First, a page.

Scene 3: The steps of the ICC building in the Hague, Holland. A choir, a different choir of Kenyan MPs renders in full voice the national anthem. They are there to support their two favourites, Uhuru and Ruto. The charges are solemnly read out and their presence is acknowledged by the court.
Scene 4: Treachery rears its ugly head! Ruto returns to Kenya and threatens to leave the ODM, his party and that of his political mentor, Raila Odinga. He believes they have abandoned him to the mercy of international justice.
Scene 5: The ICC formally presses the charges against four Kenyans, including Wiliam Ruto and Uhuru Kenyatta.
Scene 1: Kibaki dispatches diplomats and top government spin doctors all around the world. The mission is to try and rescue the Ocampo Four and Kenya’s international image. But it doesn’t work. And what’s more the 2012 elections are coming up.
Scene 2: Uhuru and Ruto join forces. They make a formidable team and they spend their time going the country defending themselves against the accusations they face. The ICC is a tool of the west, the imperialists, a plot to dictate to ordinary Kenyans who their leaders ought to be, and that Raila is being manipulated too. Some of this propaganda is being conveyed by a little known PNU strategist called Moses Kuria.
Scene 3: The election. Uhuru becomes president, Ruto becomes heir apparent. And Raila is opposition leader once again. The plan has worked. But still the shadow of the ICC looms large.
Scene 1: Uhuru’s charges are dropped for lack of evidence. But Ruto still has to deal with the ICC nightmare. It just won’t go away. But that is not the only problem.
The political marriage between Uhuru and Ruto was based on political convenience.
At the time of the nuptials it suited them both to share the same capacious political bed. But now the relationship, like that of many newly weds, is becoming strained.
Scene 2: A thunderbolt and lightning strike the stage. A body is found belonging to a man whom the ICC claim was a prosecution witness. He is found in a river bed in Kapsabet. And there begins the mystery of the man who died or never died. Now it becomes clear that someone was preventing witnesses from coming to court. And what is as disturbing is that several witness who were due to testify have now recanted their statements. Something foul was in the air. What’s more, the court rules that it will admit evidence from witnesses who had since recanted their evidence or those who had died.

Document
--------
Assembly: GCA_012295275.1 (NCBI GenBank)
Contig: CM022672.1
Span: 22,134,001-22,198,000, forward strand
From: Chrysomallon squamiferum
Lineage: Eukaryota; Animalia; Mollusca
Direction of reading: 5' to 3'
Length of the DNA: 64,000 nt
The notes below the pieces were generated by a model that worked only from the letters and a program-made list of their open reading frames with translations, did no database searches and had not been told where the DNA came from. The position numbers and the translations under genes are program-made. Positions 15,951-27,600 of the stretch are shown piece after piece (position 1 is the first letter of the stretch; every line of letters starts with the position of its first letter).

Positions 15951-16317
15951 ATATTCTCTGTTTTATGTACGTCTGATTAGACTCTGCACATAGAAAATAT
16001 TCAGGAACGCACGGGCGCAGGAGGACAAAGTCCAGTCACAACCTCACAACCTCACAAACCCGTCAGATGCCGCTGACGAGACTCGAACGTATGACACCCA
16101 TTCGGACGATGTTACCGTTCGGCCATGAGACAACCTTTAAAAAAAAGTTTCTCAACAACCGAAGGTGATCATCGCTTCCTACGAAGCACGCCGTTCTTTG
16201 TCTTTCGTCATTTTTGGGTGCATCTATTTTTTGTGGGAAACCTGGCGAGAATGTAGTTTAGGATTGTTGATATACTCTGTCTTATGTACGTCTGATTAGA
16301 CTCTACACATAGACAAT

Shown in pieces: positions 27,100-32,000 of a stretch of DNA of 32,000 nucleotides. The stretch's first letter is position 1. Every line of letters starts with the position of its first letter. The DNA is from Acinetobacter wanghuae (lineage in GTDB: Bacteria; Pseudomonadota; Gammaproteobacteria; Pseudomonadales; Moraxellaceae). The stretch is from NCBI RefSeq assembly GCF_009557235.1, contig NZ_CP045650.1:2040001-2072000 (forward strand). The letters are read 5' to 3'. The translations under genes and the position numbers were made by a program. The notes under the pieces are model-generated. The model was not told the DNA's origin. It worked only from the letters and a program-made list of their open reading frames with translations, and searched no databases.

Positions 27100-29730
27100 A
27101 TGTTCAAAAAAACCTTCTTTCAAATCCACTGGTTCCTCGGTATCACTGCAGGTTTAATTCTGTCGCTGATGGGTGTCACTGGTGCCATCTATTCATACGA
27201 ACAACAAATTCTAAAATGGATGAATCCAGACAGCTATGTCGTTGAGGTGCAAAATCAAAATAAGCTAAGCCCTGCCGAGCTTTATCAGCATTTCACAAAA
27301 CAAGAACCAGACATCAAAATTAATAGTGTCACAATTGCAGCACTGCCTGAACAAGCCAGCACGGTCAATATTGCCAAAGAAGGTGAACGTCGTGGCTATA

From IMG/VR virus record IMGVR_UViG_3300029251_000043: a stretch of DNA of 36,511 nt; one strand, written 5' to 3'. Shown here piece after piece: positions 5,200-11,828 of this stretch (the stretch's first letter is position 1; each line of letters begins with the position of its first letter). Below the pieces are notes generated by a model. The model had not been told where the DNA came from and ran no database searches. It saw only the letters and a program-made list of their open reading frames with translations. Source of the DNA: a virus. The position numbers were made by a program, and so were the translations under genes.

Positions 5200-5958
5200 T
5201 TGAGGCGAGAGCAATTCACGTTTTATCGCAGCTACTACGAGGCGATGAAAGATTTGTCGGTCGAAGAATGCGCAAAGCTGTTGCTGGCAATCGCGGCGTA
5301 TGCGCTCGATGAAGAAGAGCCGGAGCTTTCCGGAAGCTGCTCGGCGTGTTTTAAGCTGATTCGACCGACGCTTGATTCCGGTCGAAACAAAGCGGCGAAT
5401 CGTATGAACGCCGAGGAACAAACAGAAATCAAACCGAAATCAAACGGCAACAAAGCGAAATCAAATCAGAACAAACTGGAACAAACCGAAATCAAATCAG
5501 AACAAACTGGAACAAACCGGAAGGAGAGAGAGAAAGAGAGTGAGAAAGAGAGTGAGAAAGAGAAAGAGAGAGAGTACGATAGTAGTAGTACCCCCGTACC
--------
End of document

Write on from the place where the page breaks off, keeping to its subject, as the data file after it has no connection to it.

Scene 5: Politicians aligned to Ruto are terribly shaken. They too cry foul. The grip of the Hydra-headed monster is growing tighter. What to do? Another round of prayer meetings seems the answer.
Scene 1: Enter the Procurer. A prayer meeting is astounded by the remarks of Moses Kuria. The Gatundu South MP alleges that he was part of a plot to get witnesses to give evidence against William Ruto. He says that he did so at the behest of the ruling party, PNU.
Scene 2: Raila issues a statement that accuses President Kenyatta of being involved.
Scene 3; A confused Kenyan public look on and wonder at the absurdity and try to fathom its way through the clouds of confusion created by the latest twists and turns in this story. One man believes one thing, another something quite the opposite. Where to turn to? Perhaps today will bring an answer. Because this morning an ICC investigator appears on the scene.
He has been dispatched here to try and sort out fact from fiction, truth from lies, half truth from rumour. Good luck to him.
But for a satisfactory ending to this drama, perhaps Shakespeare should enter the theatre of Kenyan politics. He alone, probably, could make sense of it.